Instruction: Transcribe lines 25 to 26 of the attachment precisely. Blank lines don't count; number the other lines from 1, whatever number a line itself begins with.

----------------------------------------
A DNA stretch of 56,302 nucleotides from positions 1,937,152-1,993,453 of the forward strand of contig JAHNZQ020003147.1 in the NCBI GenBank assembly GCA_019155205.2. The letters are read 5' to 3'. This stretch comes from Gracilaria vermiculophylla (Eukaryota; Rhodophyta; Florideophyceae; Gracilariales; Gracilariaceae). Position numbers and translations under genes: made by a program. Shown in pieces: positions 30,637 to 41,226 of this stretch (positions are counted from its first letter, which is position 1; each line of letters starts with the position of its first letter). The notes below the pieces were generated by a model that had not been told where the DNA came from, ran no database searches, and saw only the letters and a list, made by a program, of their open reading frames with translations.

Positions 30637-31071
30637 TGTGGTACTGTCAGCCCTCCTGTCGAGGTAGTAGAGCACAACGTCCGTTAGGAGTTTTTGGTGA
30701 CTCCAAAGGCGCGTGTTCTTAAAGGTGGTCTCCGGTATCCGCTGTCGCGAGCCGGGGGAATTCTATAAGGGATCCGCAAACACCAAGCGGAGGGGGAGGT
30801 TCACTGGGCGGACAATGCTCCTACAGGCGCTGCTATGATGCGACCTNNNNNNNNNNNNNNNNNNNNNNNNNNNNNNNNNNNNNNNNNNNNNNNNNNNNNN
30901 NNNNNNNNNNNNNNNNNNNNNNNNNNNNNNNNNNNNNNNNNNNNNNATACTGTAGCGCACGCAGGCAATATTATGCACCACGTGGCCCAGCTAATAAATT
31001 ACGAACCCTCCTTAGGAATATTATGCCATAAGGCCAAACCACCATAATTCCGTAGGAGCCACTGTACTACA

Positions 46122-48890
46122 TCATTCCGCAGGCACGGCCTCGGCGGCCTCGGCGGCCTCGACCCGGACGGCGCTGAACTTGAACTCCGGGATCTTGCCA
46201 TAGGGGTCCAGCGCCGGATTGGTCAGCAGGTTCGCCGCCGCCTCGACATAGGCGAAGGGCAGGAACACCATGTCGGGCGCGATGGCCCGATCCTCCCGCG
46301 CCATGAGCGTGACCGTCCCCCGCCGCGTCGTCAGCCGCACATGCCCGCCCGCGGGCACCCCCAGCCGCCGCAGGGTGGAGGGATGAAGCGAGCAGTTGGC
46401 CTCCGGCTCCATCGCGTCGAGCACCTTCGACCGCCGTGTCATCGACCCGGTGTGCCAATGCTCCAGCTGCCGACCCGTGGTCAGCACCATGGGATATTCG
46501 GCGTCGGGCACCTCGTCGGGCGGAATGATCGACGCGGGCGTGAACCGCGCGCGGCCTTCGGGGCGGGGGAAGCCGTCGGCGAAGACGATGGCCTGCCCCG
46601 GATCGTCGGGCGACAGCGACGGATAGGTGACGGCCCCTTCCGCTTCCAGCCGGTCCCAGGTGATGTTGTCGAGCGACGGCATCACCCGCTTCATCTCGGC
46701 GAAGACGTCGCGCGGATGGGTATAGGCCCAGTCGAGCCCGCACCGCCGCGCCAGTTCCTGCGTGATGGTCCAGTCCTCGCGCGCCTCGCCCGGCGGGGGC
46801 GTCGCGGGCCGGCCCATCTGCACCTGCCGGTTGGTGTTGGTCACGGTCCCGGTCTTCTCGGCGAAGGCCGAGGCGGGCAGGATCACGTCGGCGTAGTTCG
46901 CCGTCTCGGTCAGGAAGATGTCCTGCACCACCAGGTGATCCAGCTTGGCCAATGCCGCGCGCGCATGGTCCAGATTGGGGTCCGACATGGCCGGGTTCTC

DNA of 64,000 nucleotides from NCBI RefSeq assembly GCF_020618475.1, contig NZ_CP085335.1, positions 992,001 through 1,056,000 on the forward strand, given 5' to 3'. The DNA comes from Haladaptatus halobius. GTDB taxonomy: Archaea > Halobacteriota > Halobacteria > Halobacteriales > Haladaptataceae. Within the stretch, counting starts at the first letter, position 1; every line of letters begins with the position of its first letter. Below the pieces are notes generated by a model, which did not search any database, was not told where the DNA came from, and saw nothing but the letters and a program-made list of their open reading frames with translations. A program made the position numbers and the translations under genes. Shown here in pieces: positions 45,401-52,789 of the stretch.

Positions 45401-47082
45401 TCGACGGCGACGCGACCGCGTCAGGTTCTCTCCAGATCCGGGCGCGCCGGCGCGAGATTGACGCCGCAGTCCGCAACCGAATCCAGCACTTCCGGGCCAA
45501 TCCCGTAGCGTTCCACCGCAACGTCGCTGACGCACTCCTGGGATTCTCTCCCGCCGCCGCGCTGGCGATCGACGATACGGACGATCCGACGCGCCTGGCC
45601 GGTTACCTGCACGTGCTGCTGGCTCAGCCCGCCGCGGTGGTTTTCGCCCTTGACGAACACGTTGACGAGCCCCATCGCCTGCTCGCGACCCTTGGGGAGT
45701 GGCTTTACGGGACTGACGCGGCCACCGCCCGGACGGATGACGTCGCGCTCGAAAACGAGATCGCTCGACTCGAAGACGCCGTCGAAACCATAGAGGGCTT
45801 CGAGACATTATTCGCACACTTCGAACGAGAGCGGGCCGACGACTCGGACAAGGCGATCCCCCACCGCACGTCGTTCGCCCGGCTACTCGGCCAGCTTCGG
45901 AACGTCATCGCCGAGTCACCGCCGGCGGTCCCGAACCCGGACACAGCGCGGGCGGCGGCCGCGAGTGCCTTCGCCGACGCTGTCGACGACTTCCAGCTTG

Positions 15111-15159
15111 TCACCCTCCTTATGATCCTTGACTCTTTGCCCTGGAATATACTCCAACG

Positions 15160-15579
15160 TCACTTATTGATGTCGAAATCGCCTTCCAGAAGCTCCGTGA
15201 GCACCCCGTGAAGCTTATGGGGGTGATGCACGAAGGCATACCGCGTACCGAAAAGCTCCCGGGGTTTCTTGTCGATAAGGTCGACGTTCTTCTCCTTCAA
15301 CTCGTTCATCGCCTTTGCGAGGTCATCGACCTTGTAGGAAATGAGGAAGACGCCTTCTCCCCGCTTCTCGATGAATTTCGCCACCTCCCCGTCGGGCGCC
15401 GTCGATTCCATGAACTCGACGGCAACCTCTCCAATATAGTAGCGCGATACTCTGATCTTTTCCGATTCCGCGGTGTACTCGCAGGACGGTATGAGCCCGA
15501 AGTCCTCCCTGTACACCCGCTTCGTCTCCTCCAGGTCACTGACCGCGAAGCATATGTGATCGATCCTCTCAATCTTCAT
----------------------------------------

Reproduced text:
45901 AACGTCATCGCCGAGTCACCGCCGGCGGTCCCGAACCCGGACACAGCGCGGGCGGCGGCCGCGAGTGCCTTCGCCGACGCTGTCGACGACTTCCAGCTTG

Positions 15111-15159